A Smart Solution for Data Migration

Rainfinity's GridSwitch streamlines moving data across platforms for NFS- or CIFS-mounted storage devices.

Networked storage is nothing new, of course—though you might be amazed by the amount of confusion that persists about it in the wild. I was reminded about this recently in a phone call with Jack Norris, Vice President of Marketing for Rainfinity in San Jose, CA. His company is pushing an interesting product to "facilitate transparent data movement across IP networks" (see below) and he reports that some prospective customers are very confused.

"They tell us ‘We don’t have any networked storage’ because they don’t have any NAS storage deployed," Norris said. "But they do have 1,500 file servers that are accessed across networks using the Network File System (NFS) or Microsoft’s Common Internet File System (CIFS)." Isn’t this networked storage?

In other companies I have recently visited, I wince to hear IT managers refer to their storage area networks as networked storage. I feel like telling them that, while SAN acronym may include the term "network," they really aren’t networks – at least not in the "peer to peer with no centralized management facility sense of the term." When you come right down to it, Fibre Channel SANs are little more than a collection of dumb point-to-point channel interconnects that are made more "network-like" by terminating them on a switch.

A senior technologist for a leading storage vendor recently reminded me that iSCSI is not a true storage network protocol either, but another channel protocol that just happens to use a network—IP—as a transport. He e-mailed me the following:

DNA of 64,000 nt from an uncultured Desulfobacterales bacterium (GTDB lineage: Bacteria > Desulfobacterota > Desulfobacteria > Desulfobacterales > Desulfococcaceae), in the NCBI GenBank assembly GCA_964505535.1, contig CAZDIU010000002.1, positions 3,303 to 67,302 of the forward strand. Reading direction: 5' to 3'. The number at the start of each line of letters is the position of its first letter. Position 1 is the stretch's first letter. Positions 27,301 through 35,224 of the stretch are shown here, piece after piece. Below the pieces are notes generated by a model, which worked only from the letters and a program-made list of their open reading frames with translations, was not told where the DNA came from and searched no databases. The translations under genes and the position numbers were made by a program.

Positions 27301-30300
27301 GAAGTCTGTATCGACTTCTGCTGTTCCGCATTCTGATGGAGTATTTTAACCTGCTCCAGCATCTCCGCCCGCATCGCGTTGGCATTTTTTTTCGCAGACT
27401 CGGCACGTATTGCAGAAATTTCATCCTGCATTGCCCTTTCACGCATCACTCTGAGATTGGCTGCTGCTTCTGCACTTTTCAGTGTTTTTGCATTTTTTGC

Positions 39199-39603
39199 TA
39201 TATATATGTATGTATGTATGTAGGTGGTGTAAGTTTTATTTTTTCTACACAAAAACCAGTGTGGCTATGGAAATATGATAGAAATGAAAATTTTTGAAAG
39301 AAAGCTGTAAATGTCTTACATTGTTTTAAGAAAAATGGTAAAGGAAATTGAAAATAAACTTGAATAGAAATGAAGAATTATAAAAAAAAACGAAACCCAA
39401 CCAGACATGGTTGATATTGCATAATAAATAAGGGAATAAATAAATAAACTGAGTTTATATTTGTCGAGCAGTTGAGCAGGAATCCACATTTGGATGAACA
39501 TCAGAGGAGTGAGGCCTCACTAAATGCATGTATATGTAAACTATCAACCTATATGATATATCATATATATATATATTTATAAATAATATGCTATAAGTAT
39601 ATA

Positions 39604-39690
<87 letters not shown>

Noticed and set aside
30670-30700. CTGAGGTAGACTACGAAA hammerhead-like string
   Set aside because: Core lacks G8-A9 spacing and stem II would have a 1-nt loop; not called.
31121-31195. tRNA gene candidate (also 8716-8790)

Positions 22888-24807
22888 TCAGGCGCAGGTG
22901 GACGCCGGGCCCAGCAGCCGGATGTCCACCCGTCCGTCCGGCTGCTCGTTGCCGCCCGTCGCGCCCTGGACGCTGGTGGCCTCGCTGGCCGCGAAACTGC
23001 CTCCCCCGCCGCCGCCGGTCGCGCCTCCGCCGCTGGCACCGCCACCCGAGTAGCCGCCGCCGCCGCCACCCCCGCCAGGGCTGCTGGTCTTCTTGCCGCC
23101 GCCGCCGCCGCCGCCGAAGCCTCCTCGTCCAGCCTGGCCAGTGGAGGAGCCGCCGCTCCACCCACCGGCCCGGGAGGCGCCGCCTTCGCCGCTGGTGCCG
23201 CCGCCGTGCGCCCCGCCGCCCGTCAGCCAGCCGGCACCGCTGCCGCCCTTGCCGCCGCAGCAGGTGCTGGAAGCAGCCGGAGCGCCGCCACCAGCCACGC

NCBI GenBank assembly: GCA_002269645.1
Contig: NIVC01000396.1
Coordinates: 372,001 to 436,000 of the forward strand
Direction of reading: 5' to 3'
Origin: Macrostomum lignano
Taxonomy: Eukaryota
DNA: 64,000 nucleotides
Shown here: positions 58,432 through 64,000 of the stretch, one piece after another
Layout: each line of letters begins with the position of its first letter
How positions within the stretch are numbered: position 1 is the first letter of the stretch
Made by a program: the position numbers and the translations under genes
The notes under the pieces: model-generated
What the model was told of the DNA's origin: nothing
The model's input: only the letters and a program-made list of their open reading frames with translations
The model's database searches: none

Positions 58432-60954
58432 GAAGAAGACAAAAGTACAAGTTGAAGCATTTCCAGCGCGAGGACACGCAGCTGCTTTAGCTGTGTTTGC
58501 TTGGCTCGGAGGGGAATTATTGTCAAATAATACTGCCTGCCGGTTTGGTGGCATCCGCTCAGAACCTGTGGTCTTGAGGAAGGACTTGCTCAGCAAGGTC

"I totally agree that FC is not a network in the sense we tend to call networks today. Perhaps one point to keep in mind that the current network definition is rather new, it is perhaps 20 years old.

"Networks are peer-to-peer architectures with no centralized control. FC is a channel architecture and in its heritage one can see the IBM multiplexor channel, serials Hippi, etc. Channels are 'master/slave' architectures WITH centralized control … iSCSI by the way is [also] still a channel architecture. While it has been layered on a ‘true network,’ the relationship between the initiator and the target has not changed.

"It just happens that storage connectivity has been the area owned by computer architects, and not by networking architects [so the semantics of channel I/O have been perpetuated and perhaps inaccurately called networks]. My feeling is that we actually need to invent a new storage-application semantics (needed anyway for object storage) which can better take advantage of ‘networking’ architectures."

The whole issue would be an exercise in splitting hairs were it not for the hurdles that these inaccurate uses of terminology created for companies such as Rainfinity. The company has recently announced a new product, GridSwitch, to address an increasingly common problem in network-accessed storage: migration.